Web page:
A book that explores the justice system or an act of injustice
By Anita Ragunathan
While we want to protect children from experiencing injustice, they are observant to the injustices faced by the adults in their lives or can encounter it themselves at a young age. The following books tackle the topic of injustice head-on and make for great conversation starters.
When My Dad Comes Home... by Cory Crosby and Candice Malveaux (Picture Book)
Cory Crosby spent much of his time in prison wondering how to explain to his children why he wasn’t a part of their life. But lacking the right words, he took the tools he had on hand, pens and paper and a love for illustration and writing, and used those to express what he could not over a prison phone line or during infrequent visits. “When My Dad Comes Home,” is a children’s book that combines the writings of Crosby and illustrations of Candice Malveaux to put into simple language several instances where a father might be absent for an extended period and how they and the children value time together when reunited.
Fatty Legs (10th Anniversary Edition) by Margaret-Olemaun Pokiak-Fenton and Christy Jordan-Fenton, and illustrated by Liz Amini-Holmes (Middle Grade)
The beloved story of an Inuvialuit girl standing up to the injustices of residential school.
Margaret Olemaun Pokiak-Fenton’s powerful story of residential school in the far North has been reissued to commemorate the memoir’s 10th anniversary with updates to the text, reflections on the book’s impact, and a bonus chapter from the acclaimed follow-up, A Stranger at Home. New content includes a foreword from Dr. Debbie Reese, noted Indigenous scholar and founder of American Indians in Children’s Literature, while Christy Jordan-Fenton, mother of Margaret’s grandchildren and a key player in helping Margaret share her stories, discusses the impact of the book in a new preface.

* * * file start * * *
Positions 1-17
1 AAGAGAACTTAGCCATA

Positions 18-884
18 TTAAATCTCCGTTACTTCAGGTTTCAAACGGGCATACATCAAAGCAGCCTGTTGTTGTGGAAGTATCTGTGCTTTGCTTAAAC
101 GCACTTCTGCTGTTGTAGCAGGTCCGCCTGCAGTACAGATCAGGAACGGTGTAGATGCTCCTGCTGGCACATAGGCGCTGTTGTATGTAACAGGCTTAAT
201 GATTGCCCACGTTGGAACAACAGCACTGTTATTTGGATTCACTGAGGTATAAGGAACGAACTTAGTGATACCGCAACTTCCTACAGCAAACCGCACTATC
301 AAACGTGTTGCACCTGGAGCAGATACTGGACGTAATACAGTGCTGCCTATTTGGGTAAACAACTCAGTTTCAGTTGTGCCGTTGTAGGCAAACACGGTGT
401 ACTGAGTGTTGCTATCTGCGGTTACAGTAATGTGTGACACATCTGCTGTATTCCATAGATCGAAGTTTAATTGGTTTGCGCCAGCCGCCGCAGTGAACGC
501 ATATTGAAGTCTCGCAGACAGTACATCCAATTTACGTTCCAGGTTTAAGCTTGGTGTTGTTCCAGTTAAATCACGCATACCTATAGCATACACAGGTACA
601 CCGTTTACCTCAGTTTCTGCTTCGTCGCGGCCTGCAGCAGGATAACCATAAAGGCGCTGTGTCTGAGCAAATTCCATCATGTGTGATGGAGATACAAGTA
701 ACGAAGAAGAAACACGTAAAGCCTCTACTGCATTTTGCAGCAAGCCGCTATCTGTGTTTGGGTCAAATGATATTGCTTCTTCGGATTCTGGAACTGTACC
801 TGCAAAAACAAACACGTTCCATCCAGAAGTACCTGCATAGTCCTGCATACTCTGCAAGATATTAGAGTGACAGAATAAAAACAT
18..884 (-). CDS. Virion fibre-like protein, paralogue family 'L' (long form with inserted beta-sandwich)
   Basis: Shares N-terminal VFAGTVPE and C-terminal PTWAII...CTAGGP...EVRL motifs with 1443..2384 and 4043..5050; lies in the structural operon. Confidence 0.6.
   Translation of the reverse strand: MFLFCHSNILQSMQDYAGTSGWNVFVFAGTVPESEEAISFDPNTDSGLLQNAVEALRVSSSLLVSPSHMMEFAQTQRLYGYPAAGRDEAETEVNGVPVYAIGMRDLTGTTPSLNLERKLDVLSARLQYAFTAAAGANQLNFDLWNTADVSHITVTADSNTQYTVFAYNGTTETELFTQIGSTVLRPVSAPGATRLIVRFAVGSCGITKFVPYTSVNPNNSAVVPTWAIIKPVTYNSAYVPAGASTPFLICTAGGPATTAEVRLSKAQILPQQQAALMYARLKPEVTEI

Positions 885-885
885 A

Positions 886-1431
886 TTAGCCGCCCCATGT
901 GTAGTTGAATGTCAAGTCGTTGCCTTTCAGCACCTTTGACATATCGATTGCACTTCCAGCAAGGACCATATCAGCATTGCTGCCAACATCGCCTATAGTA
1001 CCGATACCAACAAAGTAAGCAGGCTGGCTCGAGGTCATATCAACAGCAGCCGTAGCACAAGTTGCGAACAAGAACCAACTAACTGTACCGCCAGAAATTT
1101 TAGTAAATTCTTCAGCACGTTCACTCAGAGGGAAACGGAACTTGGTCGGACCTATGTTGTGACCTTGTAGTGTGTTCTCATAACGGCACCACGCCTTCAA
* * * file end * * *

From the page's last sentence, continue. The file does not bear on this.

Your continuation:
With important updates since it first hit the shelves a decade ago, this audiobook edition of Fatty Legs will continue to resonate with readers young and old.
New and updated content includes
- a note on the right to silence. This piece asks readers to be mindful that not all survivors of residential school will wish to talk about their experiences, and that their silence should be respected.
- audiobook features original song “Say Your Name” by acclaimed artist Keith Secola, a song inspired by Olemaun’s story. See the video at https://youtu.be/eReBSbN-4lE
- a table of contents to ensure all the added materials are easy to find.
- a foreword by noted Indigenous scholar Debbie Reese (Nambé Pueblo), founder of American Indians in Children’s Literature. The foreword discusses the biased portrayal of Indigenous people in children’s literature throughout history and the exclusion of Indigenous people from the ability to tell their own stories.
- a preface by Christy Jordan-Fenton sharing the way she first heard Margaret-Olemaun’s story of going away to residential school. It also covers the impact of the book and how much has changed in the past ten years.
- a note on language. This piece reviews the universal changes in language that have been made to the book since the original edition and also establishes the language choices made in the new material.
- a note on the writing process. This piece by Christy explores how she works with Margaret-Olemaun to get Olemaun’s stories down on paper.
- a revised and updated afterword by Christy Jordan-Fenton.
Come Home Safe by Brian G. Buckmire (Young Adult)
On the subway ride home, Reed just wants to watch videos of his soccer idol, but reality crashes in when police officers question him about a suspect who matches his description. With tact and poise, Reed defends himself, but ultimately knows there is no easy way out of this conflict.
At a café, a woman accuses Olive of stealing her phone and demands to see it. Startled and indignant, Olive watches as the crowd forms and does nothing to help, even as the woman attempts to weaponize the police against her.
This read will keep you on the edge of your seat as each teen asks themself: What should I do? What can I do? What’s going to get me home safe?
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